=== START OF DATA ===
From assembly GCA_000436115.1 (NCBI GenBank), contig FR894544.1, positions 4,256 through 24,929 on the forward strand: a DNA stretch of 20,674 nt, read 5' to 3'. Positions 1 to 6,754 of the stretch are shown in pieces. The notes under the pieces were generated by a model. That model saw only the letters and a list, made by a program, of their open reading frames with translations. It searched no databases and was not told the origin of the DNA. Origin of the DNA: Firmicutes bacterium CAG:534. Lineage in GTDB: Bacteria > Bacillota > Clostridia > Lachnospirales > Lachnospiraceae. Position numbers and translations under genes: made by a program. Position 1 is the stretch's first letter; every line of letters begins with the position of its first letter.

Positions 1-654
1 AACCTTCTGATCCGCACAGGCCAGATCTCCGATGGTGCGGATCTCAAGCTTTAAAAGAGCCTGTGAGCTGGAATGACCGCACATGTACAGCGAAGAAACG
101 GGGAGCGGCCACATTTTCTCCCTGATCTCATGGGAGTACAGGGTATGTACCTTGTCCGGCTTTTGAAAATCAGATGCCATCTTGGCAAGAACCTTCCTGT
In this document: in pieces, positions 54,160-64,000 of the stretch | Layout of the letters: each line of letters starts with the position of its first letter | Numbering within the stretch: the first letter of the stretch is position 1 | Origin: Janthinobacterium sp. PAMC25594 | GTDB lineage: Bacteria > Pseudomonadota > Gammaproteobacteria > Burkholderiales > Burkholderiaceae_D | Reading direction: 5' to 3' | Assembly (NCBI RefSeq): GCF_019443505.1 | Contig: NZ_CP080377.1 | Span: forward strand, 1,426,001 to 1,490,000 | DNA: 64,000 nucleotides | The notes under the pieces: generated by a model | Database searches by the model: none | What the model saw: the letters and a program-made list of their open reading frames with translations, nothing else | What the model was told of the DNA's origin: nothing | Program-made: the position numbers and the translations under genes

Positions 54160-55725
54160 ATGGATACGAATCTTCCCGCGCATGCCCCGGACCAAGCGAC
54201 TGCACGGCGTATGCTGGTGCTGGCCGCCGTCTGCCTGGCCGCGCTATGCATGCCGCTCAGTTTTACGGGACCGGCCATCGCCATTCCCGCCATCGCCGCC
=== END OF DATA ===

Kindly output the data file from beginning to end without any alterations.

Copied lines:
From assembly GCA_000436115.1 (NCBI GenBank), contig FR894544.1, positions 4,256 through 24,929 on the forward strand: a DNA stretch of 20,674 nt, read 5' to 3'. Positions 1 to 6,754 of the stretch are shown in pieces. The notes under the pieces were generated by a model. That model saw only the letters and a list, made by a program, of their open reading frames with translations. It searched no databases and was not told the origin of the DNA. Origin of the DNA: Firmicutes bacterium CAG:534. Lineage in GTDB: Bacteria > Bacillota > Clostridia > Lachnospirales > Lachnospiraceae. Position numbers and translations under genes: made by a program. Position 1 is the stretch's first letter; every line of letters begins with the position of its first letter.

Positions 1-654
1 AACCTTCTGATCCGCACAGGCCAGATCTCCGATGGTGCGGATCTCAAGCTTTAAAAGAGCCTGTGAGCTGGAATGACCGCACATGTACAGCGAAGAAACG
101 GGGAGCGGCCACATTTTCTCCCTGATCTCATGGGAGTACAGGGTATGTACCTTGTCCGGCTTTTGAAAATCAGATGCCATCTTGGCAAGAACCTTCCTGT
In this document: in pieces, positions 54,160-64,000 of the stretch | Layout of the letters: each line of letters starts with the position of its first letter | Numbering within the stretch: the first letter of the stretch is position 1 | Origin: Janthinobacterium sp. PAMC25594 | GTDB lineage: Bacteria > Pseudomonadota > Gammaproteobacteria > Burkholderiales > Burkholderiaceae_D | Reading direction: 5' to 3' | Assembly (NCBI RefSeq): GCF_019443505.1 | Contig: NZ_CP080377.1 | Span: forward strand, 1,426,001 to 1,490,000 | DNA: 64,000 nucleotides | The notes under the pieces: generated by a model | Database searches by the model: none | What the model saw: the letters and a program-made list of their open reading frames with translations, nothing else | What the model was told of the DNA's origin: nothing | Program-made: the position numbers and the translations under genes

Positions 54160-55725
54160 ATGGATACGAATCTTCCCGCGCATGCCCCGGACCAAGCGAC
54201 TGCACGGCGTATGCTGGTGCTGGCCGCCGTCTGCCTGGCCGCGCTATGCATGCCGCTCAGTTTTACGGGACCGGCCATCGCCATTCCCGCCATCGCCGCC